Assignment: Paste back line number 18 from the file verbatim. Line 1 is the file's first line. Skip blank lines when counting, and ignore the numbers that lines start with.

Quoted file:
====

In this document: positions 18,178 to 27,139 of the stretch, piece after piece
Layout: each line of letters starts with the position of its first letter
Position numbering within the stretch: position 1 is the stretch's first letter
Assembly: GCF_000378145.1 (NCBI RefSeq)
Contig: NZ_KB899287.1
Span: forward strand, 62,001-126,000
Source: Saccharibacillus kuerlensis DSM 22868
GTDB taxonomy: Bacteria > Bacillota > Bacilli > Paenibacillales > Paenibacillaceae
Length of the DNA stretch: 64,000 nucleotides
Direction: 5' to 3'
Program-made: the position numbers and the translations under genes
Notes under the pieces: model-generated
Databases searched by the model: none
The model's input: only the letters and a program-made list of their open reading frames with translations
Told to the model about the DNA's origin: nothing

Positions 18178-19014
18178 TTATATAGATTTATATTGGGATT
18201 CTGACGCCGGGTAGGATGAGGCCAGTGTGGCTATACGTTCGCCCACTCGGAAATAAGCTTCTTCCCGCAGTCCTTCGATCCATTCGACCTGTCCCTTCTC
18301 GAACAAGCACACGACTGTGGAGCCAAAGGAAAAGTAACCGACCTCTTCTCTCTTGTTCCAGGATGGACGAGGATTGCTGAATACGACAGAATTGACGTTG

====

18201 CTGACGCCGGGTAGGATGAGGCCAGTGTGGCTATACGTTCGCCCACTCGGAAATAAGCTTCTTCCCGCAGTCCTTCGATCCATTCGACCTGTCCCTTCTC